This is where focus rooms and private spaces come in. But unlike traditional dedicated workstations, activity-based workspaces are designed around a variety of individual work settings, whether it’s single-person focus rooms, small meeting rooms for two to four people, or even shared desks in “quiet rooms” similar to a library. 

Google’s take on this concept comes in the form of what it calls “Team Pods” — modular spaces that can be reconfigured and made conducive to focused work. Each pod can be adjusted depending on the number of people using the area and outfitted with amenities such as whiteboards, desks, and video conferencing technology. 

Huddle rooms and team spaces

Huddle rooms and team rooms are popular areas in activity-based workspaces for group projects and ad-hoc discussions. 

Brainstorming Room at Publicis

publicis one prague

Source: Officelovin

Different companies have different interpretations of the huddle room; they’re typically smaller than conference rooms and can be situated in a dedicated room (see Publicis’ brainstorming room above) or in an open area away from crowded areas. In most cases, however, they’ll have amenities such as a shared desk, a whiteboard, and LCD screen/s for video conferencing.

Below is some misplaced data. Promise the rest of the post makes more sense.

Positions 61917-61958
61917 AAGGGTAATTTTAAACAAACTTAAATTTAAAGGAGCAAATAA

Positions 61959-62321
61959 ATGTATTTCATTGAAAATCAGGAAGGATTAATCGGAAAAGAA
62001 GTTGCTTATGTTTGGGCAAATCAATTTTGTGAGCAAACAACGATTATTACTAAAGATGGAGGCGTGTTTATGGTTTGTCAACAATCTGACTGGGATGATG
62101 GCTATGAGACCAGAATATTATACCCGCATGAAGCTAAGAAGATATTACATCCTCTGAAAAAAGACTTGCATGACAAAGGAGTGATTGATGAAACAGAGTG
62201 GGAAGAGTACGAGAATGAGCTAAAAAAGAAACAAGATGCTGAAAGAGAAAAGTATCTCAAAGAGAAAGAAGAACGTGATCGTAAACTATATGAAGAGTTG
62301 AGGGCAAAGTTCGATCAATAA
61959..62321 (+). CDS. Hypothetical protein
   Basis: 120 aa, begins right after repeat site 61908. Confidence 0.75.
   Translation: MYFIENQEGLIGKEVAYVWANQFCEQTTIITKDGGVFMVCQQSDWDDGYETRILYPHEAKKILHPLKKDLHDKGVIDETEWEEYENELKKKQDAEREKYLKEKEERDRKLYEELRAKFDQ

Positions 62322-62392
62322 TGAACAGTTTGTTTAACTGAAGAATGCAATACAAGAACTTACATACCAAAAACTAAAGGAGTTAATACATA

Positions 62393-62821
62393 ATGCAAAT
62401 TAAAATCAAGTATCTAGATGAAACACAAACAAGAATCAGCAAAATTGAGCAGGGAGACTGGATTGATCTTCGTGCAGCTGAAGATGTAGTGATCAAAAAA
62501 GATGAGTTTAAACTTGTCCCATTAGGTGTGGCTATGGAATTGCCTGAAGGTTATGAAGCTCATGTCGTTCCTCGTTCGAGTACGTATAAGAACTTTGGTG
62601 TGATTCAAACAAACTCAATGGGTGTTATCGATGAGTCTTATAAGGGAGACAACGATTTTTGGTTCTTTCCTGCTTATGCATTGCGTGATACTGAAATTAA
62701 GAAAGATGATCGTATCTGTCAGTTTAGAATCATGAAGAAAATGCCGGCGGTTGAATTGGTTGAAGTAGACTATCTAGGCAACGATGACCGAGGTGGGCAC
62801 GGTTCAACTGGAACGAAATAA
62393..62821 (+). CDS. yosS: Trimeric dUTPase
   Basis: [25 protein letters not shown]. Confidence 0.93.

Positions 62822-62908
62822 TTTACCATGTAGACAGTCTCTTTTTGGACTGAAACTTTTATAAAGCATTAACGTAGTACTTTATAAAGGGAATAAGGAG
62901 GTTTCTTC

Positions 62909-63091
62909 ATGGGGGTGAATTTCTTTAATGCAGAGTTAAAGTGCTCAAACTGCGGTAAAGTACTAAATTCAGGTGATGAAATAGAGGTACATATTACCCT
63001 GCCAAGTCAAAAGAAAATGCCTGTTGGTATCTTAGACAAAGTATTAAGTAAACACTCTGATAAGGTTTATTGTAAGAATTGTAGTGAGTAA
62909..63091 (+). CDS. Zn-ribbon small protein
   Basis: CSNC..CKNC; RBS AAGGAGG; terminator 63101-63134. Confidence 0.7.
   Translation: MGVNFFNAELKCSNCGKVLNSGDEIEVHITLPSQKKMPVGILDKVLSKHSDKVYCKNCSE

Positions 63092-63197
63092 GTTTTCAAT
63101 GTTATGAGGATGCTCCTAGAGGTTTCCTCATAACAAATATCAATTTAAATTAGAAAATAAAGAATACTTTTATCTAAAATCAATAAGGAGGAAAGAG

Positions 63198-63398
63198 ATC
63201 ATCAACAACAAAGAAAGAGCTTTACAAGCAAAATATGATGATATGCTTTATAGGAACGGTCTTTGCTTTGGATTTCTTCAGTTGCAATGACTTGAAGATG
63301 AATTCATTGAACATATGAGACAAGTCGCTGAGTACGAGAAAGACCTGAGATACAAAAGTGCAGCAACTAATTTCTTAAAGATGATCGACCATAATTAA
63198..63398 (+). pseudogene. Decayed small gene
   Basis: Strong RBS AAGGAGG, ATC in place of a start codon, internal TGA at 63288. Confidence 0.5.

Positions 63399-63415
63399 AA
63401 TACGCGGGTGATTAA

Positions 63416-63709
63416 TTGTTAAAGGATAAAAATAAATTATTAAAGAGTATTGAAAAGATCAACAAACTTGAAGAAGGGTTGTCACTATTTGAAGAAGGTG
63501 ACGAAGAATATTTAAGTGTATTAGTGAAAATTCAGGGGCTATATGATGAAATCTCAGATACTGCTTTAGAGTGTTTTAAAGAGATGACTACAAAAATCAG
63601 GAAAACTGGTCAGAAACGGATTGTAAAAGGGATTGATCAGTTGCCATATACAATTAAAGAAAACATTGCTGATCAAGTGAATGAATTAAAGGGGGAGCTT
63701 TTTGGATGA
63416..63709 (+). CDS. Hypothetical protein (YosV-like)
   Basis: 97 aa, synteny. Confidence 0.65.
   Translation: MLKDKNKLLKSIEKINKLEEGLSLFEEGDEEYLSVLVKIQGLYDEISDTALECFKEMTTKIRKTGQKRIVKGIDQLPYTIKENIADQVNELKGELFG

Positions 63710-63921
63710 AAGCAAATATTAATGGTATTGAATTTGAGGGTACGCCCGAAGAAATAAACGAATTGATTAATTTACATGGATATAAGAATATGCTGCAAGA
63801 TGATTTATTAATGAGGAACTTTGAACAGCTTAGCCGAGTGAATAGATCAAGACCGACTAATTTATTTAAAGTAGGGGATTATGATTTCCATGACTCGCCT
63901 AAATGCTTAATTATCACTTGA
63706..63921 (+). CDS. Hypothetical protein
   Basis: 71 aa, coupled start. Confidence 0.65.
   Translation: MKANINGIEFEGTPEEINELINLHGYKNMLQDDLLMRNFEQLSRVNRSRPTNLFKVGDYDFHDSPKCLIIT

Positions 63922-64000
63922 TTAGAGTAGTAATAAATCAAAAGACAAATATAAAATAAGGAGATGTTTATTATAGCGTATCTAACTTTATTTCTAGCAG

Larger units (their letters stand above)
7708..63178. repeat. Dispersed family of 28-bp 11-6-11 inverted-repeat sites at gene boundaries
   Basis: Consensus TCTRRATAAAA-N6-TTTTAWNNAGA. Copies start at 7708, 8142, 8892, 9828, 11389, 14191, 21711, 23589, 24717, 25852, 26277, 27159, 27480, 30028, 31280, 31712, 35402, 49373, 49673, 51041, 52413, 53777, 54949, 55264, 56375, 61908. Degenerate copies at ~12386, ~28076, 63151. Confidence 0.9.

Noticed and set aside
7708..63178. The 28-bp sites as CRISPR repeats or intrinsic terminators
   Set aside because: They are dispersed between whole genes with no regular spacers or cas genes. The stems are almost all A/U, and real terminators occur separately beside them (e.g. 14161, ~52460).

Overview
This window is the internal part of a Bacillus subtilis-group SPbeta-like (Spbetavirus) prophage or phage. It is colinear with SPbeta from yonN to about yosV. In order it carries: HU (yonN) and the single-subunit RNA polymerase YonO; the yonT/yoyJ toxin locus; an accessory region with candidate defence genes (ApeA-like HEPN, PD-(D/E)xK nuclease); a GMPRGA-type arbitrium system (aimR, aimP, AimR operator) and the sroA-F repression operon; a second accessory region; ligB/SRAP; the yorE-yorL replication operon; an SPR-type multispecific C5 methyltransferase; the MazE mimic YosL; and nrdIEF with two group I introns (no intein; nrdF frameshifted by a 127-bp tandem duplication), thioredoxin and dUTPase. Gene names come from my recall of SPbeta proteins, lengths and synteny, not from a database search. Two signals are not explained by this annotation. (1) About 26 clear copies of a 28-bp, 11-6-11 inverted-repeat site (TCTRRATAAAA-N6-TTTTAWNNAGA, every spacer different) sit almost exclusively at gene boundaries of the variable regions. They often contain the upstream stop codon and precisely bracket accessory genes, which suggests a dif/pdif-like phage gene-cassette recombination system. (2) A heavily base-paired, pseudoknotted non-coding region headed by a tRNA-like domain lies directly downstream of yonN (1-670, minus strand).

Cafe areas and lounges

The tradition of working in a coffee shop goes back several decades. From cafés in Paris to Starbucks, coffee shops have long been places for creativity and discussion. The combination of food, beverages, and comfortable lounge chairs also creates an atmosphere that blurs the lines between socialization and “let’s get some work done” — particularly for mobile workers. office’s Multi-purpose Grab-and-Go Café

Source: Office Snapshots

So, it’s no surprise that open café workspaces have also made their way to the modern workplace. While office kitchenettes and cafeterias have long been a fixture of many offices, activity-based workspaces use the coffee shop aesthetic to create an environment for relaxed conversations with colleagues and people who want to do more relaxed work over a cup of coffee or tea.

Conference rooms

Of course, no office would be complete without the quintessential conference or meeting room. They continue to be critical spaces for board meetings, executive gatherings, strategy work, or any other group activity that calls for a more formal business environment. 

Formality often distinguishes the conference room or meeting room from, say, huddle rooms or shared desks. In activity-based workplaces, the conference room isn’t just about accommodating groups of people. It’s also about communicating the importance of the activity in the room and how it requires everyone’s attention.